After years of harvesting small, decidedly sour grapes, it looks as if this year is going to be different. The strawberry grape, also known as Fragole, which grows in a very large pot in the courtyard, is bearing bunches of grapes large enough to make a Frenchman smile.
I can’t be sure, but part of the reason they are doing so well might be the advice I picked up off a Californian website which recommended pinching out the end of each bunch while still in flower. Of course there is some time to go before they ripen, but they already look like proper bunches of grapes and are swelling fast. The strawberry grape has a delicious musky flavour and is worth growing if you can get hold of it. Crocus used to offer it, but now it is harder to find. Try Silk Tree.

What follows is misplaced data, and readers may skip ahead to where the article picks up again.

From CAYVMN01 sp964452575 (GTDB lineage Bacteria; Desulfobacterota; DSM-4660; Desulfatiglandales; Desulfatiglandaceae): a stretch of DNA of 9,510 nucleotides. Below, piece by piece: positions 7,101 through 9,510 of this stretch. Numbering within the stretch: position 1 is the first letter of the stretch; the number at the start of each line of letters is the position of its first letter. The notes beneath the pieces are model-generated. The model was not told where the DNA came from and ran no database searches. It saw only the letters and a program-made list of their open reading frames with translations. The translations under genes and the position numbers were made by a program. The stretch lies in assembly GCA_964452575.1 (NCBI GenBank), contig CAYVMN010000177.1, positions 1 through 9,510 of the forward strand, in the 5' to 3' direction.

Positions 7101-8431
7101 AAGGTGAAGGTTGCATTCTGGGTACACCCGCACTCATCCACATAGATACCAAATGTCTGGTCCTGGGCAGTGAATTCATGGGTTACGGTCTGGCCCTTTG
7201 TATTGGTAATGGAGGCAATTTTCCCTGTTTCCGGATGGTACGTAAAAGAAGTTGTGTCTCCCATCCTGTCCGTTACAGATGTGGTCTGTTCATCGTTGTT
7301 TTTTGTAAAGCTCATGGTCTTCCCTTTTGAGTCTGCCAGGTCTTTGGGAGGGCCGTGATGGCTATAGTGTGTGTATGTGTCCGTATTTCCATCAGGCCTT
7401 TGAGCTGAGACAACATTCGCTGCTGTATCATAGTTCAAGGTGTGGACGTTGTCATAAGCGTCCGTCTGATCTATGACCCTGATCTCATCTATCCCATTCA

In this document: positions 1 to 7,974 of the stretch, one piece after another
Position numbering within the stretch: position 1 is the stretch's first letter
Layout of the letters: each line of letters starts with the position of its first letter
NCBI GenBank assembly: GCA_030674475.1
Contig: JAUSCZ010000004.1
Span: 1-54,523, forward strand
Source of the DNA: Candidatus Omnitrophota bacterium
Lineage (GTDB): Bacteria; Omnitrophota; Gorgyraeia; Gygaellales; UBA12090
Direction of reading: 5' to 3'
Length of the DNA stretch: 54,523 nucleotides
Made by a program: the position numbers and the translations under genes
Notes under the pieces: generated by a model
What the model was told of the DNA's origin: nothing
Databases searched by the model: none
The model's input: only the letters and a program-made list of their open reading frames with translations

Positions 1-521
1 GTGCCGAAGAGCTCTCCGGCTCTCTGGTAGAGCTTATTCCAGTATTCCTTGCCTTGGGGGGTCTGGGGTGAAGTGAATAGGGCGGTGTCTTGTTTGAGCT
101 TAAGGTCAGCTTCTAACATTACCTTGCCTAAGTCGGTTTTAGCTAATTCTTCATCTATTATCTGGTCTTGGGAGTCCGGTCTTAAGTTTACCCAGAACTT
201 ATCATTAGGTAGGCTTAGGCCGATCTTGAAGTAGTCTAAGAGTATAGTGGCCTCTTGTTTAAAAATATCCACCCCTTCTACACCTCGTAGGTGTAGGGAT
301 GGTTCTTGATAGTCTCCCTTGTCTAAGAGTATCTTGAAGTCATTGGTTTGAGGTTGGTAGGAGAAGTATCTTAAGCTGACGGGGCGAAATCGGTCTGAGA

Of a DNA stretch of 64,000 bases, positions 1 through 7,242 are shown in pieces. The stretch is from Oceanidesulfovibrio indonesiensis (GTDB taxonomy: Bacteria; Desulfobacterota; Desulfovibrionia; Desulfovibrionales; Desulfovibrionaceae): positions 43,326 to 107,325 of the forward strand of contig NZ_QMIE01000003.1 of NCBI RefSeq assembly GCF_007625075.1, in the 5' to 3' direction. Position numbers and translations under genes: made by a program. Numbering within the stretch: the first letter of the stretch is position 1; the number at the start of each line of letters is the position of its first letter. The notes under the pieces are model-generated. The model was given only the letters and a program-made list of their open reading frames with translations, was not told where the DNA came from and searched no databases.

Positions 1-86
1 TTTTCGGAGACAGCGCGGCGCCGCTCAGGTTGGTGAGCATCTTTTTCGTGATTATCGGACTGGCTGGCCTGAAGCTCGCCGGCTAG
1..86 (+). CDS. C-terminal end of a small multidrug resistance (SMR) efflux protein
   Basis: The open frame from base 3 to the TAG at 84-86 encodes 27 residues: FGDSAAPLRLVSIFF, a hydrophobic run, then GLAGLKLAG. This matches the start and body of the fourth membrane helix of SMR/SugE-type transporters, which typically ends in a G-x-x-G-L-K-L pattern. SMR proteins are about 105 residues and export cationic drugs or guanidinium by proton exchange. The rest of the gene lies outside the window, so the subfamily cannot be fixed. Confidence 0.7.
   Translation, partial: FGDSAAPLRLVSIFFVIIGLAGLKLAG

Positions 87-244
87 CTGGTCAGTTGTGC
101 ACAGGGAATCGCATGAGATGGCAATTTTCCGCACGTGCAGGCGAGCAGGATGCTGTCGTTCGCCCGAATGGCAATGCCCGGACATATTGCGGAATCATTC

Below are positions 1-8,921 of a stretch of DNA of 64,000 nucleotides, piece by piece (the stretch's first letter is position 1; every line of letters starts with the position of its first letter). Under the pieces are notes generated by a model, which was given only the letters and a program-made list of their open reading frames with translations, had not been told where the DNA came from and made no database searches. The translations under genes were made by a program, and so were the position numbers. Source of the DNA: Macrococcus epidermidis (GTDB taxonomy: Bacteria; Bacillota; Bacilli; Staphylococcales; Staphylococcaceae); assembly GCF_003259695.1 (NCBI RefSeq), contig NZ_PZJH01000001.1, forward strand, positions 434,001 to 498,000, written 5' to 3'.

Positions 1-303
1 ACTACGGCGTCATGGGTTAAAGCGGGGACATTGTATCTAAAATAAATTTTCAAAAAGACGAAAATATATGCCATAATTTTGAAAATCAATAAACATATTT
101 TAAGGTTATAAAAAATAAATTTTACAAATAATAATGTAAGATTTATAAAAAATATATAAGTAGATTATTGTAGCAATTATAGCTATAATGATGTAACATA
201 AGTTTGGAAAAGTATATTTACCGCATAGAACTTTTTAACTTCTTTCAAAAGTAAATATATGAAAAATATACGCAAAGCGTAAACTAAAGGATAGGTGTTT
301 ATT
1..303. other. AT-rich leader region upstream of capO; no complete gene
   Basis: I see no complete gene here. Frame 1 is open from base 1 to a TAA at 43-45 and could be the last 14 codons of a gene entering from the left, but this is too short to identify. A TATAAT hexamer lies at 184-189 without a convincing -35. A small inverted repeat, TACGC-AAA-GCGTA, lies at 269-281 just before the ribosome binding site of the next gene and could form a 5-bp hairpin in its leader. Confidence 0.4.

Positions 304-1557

Also on the fruit front, the apricots are looking amazing.
I’m not sure how much more they will ripen on the tree – although the right colour, they are still quite firm. I will probably pick them over the weekend and leave them for a couple of days to see if they soften – if not, there are enough to make a couple of tarts. Following advice from Mark Diacono, who runs the UK’s only climate change farm, Otter Farm, I pruned back the branches by about half on a dry, breezy day (damp weather should be avoided). I want to keep the tree reasonably compact and sturdy. As a stone fruit, like cherries, peaches and plums, apricots must be pruned while in active growth.